"I feel my heart lifting slightly," Emily Atack tells us when we ask the actor and presenter how she's currently feeling at this stage of the pandemic.
"People are still frightened, and everyone's had such a huge shock and a scare. It's just been such a tough time. But seeing life happening again, it has cheered me enormously.
"For my mental health especially, I've been so happy to see little bits of normality creeping back in."
The usual suspects have kept her sane: "I've been cooking a lot. I did some gardening. I've been FaceTiming my family and friends. I had a couple of Zoom weddings.
"I'd love to say I've developed a new skill of some kind. I'm still useless at DIY. But I've just been getting on with it.
"I clapped every Thursday for the carers and chatted to my neighbours over the fence."
There's even been the odd Zoom date thrown in for good measure, but for Emily technology is no substitute for the real thing.
"I had a couple of nice chats with some nice people," she says. "But for me, dating is all about the physical chemistry of, you know: 'Oh, did he touch my hand?'
"For me, it's that – and going for a drink, and having a good old flirt. There's only so much flirting you can do on a video call.
"I'm saving the dates for, you know, when we can all start snogging again [laughs]."
You'd be hard-pressed to find someone who doesn't know who Emily is.
Channel 4 sitcom The Inbetweeners made her a household name. Her character Charlotte Hinchcliffe was on the periphery of the action, but that didn't stop Emily from making a big impression and since the show wrapped up in 2010, she hasn't been short of work.
From pirouetting on Dancing on Ice to claiming second place on I'm a Celebrity... Get Me Out of Here! to co-presenting Extra Camp, opportunities in an industry which is famously fickle show no sign of slowing down.
And she's now working on one of her most exciting projects to date.
The Emily Atack show, set to air this autumn on ITV, is a mixture of stand-up comedy and filmed sketches in which she plays a staggering 31 characters.
"I would say I'm sort of going back into acting because there's a lot of acting in this," she says.
"I've just finished my first week on it, and I'm so lucky to be going back to work. I'm so lucky that it's this, you know? It's my own show."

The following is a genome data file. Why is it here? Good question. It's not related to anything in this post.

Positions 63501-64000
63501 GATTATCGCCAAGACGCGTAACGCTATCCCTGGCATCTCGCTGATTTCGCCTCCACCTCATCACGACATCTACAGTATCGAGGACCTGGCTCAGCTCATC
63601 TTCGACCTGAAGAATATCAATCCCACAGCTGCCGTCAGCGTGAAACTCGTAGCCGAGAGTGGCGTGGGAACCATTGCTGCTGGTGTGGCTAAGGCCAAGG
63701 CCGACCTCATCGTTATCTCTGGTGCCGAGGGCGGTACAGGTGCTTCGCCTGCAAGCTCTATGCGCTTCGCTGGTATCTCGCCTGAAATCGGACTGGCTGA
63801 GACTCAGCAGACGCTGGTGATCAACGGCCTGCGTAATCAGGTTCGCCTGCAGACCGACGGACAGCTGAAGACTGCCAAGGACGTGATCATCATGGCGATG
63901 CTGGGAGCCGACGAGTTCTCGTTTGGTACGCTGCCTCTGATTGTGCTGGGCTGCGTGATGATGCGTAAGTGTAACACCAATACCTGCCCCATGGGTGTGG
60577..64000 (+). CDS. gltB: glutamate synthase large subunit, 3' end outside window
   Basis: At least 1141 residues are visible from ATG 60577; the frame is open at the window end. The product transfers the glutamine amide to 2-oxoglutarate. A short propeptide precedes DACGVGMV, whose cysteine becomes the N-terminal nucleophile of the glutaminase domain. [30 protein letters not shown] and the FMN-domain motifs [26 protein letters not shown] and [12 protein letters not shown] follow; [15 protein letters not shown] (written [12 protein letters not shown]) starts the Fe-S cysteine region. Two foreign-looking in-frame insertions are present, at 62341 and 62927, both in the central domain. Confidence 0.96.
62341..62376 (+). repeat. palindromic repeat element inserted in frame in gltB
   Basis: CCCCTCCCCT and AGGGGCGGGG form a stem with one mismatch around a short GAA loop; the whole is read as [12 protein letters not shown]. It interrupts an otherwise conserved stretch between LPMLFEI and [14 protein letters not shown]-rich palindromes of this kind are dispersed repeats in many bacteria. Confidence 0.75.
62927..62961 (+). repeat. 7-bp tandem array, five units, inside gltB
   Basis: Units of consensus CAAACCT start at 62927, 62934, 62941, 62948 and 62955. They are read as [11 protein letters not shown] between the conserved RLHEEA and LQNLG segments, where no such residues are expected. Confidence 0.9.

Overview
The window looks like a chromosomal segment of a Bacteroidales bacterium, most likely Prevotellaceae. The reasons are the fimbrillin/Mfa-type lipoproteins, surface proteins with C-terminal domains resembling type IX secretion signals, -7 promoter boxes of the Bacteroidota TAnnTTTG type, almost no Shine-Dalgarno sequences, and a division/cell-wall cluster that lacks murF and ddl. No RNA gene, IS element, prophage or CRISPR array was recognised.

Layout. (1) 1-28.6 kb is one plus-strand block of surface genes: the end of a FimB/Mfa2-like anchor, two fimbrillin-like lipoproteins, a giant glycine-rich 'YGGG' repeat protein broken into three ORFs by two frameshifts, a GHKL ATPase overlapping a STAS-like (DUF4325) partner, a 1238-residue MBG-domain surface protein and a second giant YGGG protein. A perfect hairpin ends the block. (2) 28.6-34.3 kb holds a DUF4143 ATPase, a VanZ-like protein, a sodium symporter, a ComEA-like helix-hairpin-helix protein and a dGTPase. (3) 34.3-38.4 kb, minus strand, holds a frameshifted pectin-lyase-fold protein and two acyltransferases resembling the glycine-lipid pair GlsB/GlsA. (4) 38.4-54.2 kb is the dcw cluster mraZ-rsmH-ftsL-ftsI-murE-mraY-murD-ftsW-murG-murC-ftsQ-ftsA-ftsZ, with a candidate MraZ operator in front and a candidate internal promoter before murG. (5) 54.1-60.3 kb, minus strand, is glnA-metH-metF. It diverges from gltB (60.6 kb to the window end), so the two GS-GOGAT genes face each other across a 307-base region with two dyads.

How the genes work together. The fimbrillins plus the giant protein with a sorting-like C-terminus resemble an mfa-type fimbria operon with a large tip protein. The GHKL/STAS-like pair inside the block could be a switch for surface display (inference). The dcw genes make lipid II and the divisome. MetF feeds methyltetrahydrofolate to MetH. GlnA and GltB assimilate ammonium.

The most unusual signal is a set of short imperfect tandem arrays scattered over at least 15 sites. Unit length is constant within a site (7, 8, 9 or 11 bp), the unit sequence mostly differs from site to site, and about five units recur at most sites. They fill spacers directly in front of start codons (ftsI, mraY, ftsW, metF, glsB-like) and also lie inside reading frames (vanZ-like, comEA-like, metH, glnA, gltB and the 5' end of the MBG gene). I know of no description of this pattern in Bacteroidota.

She assures me that herself and the crew are all rigorously sticking to the social distancing measures that have been put in place.
"It's definitely not a filming experience I'm used to, but it's the way it is," she adds. "It has to be done."
Emily didn't give much away when asked what people can expect, but she did tease "a very outrageous, fun show".
"[It explores] exaggerated versions of things that I've experienced, or things that other people might have experienced," she adds.
"I like to hope that loads of it will appeal to any age group, whether you've been through that kind of thing before when you were younger, or if you're going through a similar thing now. I want people to watch it and be like, 'Oh my God, I'm not the only one who has done that, or has felt that way.'
"I just hope it'll come at a time where I think we'll need a bit of light relief."
It's a dream gig for a self-proclaimed "over-sharer", a trait that has made Emily a big hit with the public.
Her willingness to speak candidly about her highs and her lows, lifting the lid on her love life, her struggles with body image and countless other issues that affect each and everyone of us is undoubtedly the key to her success.
At a time where it's not always easy to decipher what's real and what's not, there's an authenticity to Emily that draws people in.